It may have taken legendary American playwright A.R. Gurney (a.k.a. “Pete”) into his fifties to overcome critical and audience bias against his so-called “WASP culture” characters and storylines, but it won’t take any audience member of “Later Life”—one of Gurney’s masterpieces now playing at Portland Stage Company— more than a few minutes to appreciate the inherent humanity in his plays.
I found that out first hand less than an hour after the matinee, while enjoying a post-show Indian dinner on Congress St. The retired couple at the adjacent table also had been in attendance at “Later Life,” and not only adored the play, but openly speculated on what their lives might have been like had they not once taken a chance on each other.
For a critic, that’s like having a ringer on hand to prompt the audience. But this play at Portland Stage, directed by Cecil MacKinnon, was austere yet elegant, simple yet deep, funny yet pensive…and didn’t need the ringer.
Gurney takes us to a terrace apartment overlooking Boston Harbor. There, at a cocktail party, two members of the silver set, Austin (John Hadden) and Ruth (Rae C. Wright) are brought together by mutual friends–a nice senior fix-up of the upper class.
The two met before–decades earlier. Ruth remembers; Austin doesn’t. At least not right away.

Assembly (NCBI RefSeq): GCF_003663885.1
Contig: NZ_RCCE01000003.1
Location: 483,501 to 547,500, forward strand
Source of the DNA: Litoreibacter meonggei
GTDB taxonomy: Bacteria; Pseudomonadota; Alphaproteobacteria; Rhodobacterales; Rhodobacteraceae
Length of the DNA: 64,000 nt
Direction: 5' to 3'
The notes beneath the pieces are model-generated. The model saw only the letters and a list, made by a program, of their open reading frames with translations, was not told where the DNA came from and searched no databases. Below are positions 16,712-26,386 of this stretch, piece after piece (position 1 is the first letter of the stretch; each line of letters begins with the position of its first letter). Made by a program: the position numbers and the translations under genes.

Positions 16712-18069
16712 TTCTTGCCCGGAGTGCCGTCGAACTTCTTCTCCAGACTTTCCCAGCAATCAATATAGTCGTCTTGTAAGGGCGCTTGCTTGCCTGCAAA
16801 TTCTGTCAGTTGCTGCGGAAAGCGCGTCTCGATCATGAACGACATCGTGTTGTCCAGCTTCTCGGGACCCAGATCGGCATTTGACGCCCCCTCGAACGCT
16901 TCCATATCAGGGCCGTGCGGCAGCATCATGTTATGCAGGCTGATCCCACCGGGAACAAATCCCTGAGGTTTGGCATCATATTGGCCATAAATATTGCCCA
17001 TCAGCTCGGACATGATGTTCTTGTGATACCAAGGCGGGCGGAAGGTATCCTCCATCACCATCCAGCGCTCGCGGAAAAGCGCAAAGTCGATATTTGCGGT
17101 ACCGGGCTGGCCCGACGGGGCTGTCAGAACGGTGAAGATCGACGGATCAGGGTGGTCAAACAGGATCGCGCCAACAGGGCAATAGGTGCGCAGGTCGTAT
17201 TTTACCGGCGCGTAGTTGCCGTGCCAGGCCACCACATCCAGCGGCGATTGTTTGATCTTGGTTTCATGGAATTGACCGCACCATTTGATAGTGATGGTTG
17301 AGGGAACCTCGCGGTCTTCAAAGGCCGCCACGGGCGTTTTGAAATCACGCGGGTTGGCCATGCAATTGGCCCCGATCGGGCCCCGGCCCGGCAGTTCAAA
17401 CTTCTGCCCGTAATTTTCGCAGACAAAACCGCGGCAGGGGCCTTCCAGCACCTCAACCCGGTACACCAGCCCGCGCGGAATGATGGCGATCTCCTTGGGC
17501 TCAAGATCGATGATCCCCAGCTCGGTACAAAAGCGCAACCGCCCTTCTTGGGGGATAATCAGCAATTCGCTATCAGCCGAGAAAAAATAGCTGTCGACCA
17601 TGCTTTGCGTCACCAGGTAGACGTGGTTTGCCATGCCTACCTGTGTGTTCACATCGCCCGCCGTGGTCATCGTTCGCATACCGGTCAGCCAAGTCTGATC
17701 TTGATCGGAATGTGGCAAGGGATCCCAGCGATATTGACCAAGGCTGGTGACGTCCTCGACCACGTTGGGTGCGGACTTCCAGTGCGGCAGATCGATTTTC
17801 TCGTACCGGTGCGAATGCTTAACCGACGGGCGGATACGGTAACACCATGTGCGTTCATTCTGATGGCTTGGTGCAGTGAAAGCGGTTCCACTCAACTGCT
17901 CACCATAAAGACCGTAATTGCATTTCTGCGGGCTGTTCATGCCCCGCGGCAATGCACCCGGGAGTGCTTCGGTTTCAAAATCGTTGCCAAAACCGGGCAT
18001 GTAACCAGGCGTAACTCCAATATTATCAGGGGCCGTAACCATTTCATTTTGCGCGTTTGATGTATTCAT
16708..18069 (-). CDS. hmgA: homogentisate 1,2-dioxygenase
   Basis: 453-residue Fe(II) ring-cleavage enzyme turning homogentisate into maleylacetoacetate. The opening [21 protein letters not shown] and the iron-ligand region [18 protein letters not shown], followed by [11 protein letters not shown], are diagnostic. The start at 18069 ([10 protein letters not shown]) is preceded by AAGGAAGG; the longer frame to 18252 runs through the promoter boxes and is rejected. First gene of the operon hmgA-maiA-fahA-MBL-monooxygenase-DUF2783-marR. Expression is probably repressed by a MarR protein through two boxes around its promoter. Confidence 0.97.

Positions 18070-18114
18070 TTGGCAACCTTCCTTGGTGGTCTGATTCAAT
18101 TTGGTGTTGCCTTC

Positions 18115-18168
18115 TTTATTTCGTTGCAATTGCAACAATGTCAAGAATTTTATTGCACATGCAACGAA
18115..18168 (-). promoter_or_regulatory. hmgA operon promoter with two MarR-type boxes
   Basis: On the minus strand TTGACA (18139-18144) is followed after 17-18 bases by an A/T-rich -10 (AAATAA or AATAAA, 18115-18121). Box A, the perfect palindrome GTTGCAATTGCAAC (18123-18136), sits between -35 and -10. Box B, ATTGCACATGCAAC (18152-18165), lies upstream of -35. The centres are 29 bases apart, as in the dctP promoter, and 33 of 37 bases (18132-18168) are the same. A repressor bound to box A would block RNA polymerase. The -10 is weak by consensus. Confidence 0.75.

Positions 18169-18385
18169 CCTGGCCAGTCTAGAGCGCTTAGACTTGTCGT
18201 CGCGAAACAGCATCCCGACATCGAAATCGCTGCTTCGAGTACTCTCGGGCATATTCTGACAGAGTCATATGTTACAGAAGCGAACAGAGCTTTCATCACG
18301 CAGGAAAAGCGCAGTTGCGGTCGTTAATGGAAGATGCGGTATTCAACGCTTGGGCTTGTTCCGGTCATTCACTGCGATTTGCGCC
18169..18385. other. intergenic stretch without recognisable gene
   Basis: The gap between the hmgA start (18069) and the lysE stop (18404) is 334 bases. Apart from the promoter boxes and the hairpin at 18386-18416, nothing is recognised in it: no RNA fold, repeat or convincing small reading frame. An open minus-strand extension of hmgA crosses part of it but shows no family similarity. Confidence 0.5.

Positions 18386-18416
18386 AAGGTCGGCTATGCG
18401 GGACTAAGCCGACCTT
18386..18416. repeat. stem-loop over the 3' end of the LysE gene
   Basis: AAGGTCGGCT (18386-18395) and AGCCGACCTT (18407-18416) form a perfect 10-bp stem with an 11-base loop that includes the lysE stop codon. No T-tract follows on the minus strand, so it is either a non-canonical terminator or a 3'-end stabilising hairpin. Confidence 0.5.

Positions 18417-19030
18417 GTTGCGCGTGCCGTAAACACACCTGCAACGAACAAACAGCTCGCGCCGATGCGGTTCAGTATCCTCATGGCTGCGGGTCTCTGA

They are joined all evening by different sets of Men (Ron Botting) and Women (Kate Udall) who make us laugh, think, and who are Gurney’s clever dualities in the script: quasi scene breaks, and self-deprecating WASP-culture pokes. They also help us see how other couples live, what they find acceptable, and the many different paths of love.
What follows is a journey through time, memory, emotions, and hope.
For fans of Booker-award winning novelist Julian Barnes, “The Sense of an Ending,” would come to mind: when you read the last page, you are left scurrying back to earlier key passages to find what you missed, or what the author tricked your mind into thinking you missed.
Except with a play, you can’t turn pages to check; instead, like my incidental dining companions, you must talk about what you just witnessed, and what it means to you–sometimes even with total strangers.
Almost all good theatre has this unifying effect, and “Later Life” doesn’t disappoint.
The actors, as we have come to expect at Portland Stage, were superb.
Botting and Udall would have stolen the show several times if their brief interjections and character changes lasted any longer from one to the next. They were both funny, timely, engaging and entertaining. Their caricatures alone were worth the price of admission.
But besides interjecting humor and relief, both Udall and Botting showed us different views of senior life, and how many choices, likes and dislikes the human condition carries with it.
As Ruth, Wright elegantly floated across the stage and into our sympathies just a easily as she sold us with an image we wanted to believe, unless forced to see otherwise. This, too, was Gurney’s script taken by a professional and enhanced beyond the pages.
Wright’s Ruth offered us hope, but how did she resolve it all? I can’t give it all away…